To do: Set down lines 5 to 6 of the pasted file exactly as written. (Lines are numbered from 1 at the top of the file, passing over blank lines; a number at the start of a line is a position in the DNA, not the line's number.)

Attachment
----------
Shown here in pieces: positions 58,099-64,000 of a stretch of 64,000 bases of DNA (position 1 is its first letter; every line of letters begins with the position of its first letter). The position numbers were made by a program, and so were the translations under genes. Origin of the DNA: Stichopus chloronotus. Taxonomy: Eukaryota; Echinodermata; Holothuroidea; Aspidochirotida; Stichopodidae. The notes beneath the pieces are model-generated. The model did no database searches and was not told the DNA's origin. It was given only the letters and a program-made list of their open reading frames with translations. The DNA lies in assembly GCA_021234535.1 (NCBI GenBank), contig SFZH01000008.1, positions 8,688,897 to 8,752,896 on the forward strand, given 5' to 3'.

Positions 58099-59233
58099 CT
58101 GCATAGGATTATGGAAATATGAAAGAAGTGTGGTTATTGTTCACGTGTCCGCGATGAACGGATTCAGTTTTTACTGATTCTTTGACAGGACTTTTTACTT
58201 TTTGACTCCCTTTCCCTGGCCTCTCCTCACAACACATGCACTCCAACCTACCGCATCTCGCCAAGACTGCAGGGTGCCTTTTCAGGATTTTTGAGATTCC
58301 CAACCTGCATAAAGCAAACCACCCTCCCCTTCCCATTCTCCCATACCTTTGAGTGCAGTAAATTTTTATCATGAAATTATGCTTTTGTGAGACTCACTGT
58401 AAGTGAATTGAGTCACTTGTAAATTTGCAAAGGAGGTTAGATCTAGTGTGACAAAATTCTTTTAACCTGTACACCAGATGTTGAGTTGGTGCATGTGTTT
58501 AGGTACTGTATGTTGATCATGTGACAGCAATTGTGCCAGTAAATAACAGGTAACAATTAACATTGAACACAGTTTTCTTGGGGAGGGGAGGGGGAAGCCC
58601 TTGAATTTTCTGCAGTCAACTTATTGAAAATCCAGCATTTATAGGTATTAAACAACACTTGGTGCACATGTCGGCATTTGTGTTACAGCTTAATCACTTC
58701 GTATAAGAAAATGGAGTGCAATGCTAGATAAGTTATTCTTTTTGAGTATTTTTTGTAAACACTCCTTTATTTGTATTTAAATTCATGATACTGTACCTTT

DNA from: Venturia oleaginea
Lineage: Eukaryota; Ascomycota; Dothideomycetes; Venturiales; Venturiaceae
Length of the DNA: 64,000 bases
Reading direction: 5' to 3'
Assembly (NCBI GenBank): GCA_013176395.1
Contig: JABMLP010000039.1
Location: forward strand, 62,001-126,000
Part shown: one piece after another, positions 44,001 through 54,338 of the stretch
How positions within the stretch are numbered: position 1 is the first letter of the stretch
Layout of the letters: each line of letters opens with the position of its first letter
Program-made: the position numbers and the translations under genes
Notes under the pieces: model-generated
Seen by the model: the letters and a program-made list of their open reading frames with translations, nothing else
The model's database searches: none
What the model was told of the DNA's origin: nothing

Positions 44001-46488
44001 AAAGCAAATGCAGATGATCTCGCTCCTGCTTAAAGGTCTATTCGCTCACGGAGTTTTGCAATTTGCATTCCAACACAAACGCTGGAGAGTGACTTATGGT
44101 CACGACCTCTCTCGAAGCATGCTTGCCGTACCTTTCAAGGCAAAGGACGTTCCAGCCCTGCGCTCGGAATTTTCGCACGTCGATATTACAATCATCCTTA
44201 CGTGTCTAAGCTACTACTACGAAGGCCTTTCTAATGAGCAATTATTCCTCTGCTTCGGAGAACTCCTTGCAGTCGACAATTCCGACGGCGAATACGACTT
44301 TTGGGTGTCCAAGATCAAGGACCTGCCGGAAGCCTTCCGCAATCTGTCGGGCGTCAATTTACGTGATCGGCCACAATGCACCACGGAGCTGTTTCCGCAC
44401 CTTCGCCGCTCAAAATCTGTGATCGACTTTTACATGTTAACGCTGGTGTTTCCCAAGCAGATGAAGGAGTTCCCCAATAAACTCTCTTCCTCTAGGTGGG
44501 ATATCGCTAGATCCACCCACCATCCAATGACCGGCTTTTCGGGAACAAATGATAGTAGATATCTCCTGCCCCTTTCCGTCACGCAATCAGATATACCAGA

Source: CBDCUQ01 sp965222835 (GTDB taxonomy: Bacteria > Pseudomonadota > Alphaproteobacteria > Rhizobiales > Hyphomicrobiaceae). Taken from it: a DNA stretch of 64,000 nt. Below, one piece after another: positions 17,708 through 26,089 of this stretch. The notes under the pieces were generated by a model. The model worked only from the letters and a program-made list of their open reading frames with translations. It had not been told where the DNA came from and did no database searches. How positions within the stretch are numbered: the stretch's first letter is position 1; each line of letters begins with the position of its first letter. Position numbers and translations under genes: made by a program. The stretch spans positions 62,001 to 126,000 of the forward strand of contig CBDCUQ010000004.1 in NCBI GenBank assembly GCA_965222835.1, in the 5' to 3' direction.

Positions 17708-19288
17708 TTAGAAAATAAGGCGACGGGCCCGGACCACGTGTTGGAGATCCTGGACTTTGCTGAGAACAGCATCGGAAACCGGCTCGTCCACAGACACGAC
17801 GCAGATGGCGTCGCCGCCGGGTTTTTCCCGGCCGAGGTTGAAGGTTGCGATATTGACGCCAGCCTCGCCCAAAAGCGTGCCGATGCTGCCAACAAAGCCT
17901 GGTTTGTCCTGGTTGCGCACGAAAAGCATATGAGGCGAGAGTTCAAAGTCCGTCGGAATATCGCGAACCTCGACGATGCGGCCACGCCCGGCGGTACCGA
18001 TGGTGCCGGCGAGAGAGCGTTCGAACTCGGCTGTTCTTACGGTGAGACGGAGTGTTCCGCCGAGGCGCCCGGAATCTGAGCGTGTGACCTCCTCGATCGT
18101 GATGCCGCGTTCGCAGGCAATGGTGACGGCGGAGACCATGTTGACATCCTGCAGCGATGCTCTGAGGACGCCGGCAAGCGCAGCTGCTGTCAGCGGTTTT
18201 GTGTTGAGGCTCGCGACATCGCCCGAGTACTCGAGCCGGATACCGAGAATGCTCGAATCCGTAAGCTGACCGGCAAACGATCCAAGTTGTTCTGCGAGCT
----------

58201 TTTGACTCCCTTTCCCTGGCCTCTCCTCACAACACATGCACTCCAACCTACCGCATCTCGCCAAGACTGCAGGGTGCCTTTTCAGGATTTTTGAGATTCC
58301 CAACCTGCATAAAGCAAACCACCCTCCCCTTCCCATTCTCCCATACCTTTGAGTGCAGTAAATTTTTATCATGAAATTATGCTTTTGTGAGACTCACTGT